Role of Religion during Diocletian reign

Religion was an integral part of the Roman empire right from its conception. It was mostly a blend of Greek and Egyptian mythologies. They believed in Pietas (priests) maintaining relations with the Pax deorum (Gods). However, different rulers tackled religion differently during their reign. The following analysis begins at what the historians refer-to as the end of the Golden Period i.e the late 200 AD.

Despite having better opportunities like good communication and transport, lack of integrity and the absence of a powerful and reliable ruler who could withstand the threats posed by Persians and Germans worried the Roman populace. It was at this time that a cavalry commander called Diocletian took the brave step of going up the hierarchy on his own to become the ruler of the great Roman Empire following the death of Emperor Carus. But he was faced with the following problem — Given the precarious nature of the Roman Empire at that time, how could he prevent a potential coup d’état?  Someone else could as easily proclaim the throne as he did.

Diocletian had the following choices.

  • Following the path of Augustus and calling himself “The First Among Equals” and then establish a friendly relation with his subjects. But he was a too suspicious to follow this method. He knew that this idea hasn’t worked out successfully for all his predecessors. So, he abandoned it.
  • Tyrannical Rule – Though the ultimate objective of every plan was to establish dominance, suppression had its own problems. Firstly, it could give rise to another civil war and secondly, Diocletian didn’t want to break the legacy of his forerunners by being the suppressive of sorts and being called a tyrannical ruler. With that, he eliminated tyranny.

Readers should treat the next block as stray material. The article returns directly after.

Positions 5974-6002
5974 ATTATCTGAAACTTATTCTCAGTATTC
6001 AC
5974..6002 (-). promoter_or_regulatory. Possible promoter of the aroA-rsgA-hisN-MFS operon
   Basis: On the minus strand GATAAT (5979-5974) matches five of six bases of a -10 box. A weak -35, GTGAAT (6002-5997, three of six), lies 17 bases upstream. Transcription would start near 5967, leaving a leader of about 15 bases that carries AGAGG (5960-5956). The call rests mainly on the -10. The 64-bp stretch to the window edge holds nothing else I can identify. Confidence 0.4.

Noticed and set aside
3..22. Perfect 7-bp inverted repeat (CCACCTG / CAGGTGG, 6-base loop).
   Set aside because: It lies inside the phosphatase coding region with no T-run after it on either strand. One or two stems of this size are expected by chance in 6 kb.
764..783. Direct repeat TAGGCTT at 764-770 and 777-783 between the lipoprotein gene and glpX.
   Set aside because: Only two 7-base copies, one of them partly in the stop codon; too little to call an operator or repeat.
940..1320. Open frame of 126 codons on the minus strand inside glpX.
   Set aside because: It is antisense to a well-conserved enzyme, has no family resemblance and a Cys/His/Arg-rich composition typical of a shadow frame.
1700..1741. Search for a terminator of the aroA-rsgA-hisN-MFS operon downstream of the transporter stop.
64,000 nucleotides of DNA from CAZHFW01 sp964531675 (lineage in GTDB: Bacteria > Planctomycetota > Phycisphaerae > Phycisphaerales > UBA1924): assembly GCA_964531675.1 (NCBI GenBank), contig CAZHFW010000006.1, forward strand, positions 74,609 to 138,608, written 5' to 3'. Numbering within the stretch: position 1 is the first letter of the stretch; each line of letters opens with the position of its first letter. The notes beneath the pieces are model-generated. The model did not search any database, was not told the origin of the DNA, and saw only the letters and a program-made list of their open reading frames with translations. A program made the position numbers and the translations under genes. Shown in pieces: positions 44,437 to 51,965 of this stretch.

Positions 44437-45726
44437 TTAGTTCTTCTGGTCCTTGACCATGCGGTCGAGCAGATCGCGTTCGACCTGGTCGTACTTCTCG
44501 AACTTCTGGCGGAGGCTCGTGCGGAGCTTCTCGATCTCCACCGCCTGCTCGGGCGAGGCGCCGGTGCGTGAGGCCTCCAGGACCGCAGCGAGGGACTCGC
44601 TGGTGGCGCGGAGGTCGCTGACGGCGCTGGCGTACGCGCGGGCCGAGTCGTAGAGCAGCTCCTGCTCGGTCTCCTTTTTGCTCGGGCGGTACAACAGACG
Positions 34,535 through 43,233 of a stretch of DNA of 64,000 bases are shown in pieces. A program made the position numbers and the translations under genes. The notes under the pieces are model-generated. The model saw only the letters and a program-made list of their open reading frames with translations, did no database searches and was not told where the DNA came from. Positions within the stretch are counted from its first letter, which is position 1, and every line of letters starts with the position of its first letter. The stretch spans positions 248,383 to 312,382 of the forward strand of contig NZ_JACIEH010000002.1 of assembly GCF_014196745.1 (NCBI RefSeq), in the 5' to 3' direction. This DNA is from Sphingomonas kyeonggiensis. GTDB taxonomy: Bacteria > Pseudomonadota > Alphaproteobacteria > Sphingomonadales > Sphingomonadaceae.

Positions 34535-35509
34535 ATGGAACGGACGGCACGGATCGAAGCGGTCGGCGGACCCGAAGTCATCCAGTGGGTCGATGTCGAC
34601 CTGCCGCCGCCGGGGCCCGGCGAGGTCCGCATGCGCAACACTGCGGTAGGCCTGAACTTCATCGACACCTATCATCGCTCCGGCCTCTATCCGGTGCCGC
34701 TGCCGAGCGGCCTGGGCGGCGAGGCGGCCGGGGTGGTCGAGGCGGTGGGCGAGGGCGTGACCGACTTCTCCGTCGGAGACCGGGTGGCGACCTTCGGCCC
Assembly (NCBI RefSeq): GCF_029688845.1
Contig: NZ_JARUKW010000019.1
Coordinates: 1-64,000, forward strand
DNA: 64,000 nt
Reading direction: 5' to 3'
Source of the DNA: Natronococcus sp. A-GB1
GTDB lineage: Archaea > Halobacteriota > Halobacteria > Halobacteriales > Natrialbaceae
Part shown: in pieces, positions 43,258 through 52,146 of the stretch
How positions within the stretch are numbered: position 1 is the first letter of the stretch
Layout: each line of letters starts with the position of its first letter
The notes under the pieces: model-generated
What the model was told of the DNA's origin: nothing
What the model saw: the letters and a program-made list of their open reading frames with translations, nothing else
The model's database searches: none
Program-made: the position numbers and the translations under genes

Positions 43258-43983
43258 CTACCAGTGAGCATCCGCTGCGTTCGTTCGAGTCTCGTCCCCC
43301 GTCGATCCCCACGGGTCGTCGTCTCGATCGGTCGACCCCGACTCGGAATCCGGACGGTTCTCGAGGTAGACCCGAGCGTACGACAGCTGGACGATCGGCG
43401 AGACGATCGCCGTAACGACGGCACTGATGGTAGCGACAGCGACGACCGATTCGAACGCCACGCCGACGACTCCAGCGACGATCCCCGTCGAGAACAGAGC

• Consecrating the position of the emperor by coming up with an ingenious plan.

The third plan was harmless to his regime as well as his subjects’ interests. But then…how could he do that?  He could. If he introduced the element of Religion. So he made himself a God — a self proclaimed God and started taking sacrifices, too many of them. He made many of his pagan subjects believe that his ascendancy to the throne was governed and prescribed by divinities themselves. He seldom went out and whenever he did, he made sure that a thick blanket of the smoke from the frankincense demarcated the ‘mere mortals’ from his Highness adorned with ornate accouterments. Meanwhile, he also made himself politically strong by dividing the empire to East and West and giving the West to Maximian, a long time friend of his. Just when he thought he needed more dominance, he received help in the form of problems — High taxation and Christianity. On the one hand, high taxation caused civil unrest as all the money was being used to meet the kings’ ends and in organizing sacrifices. On the other hand, Christians who then made 10% of the Roman populace, started denouncing the act of sacrifice as evil and anti-christ. A Christian named Romanus, who was brave enough to point this out, had his tongue cut-off. He then wrongly felt that Christians had the potential to wobble his already rickety rule. The emperor needed a cause to suppress the Christians. For this, he set fire to his own palace and accused the Christians. He then started his notorious religious persecutions. He forbade Christian assemblies and destroyed churches. Many Christians were made to die in public arenas.

Diocletian suffered with a sense of insecurity throughout his rule. Despite being an able ruler, this insecurity made him create chaos from order and ultimately made him a tyrannical ruler. This brutal persecutions continued till the year 305 where he publicly gave up the throne he once loved, owing to his emaciated form and poor health. The sacrifices or the brutal killings of Christians were not lost in vain. Christianity would bounce back with all its might to its former glory. It would be made the official religion of the Roman Empire under the leadership of the great Constantine. But…how did that happen? For that, we would have to study the reign of Constantine…and that comes later.


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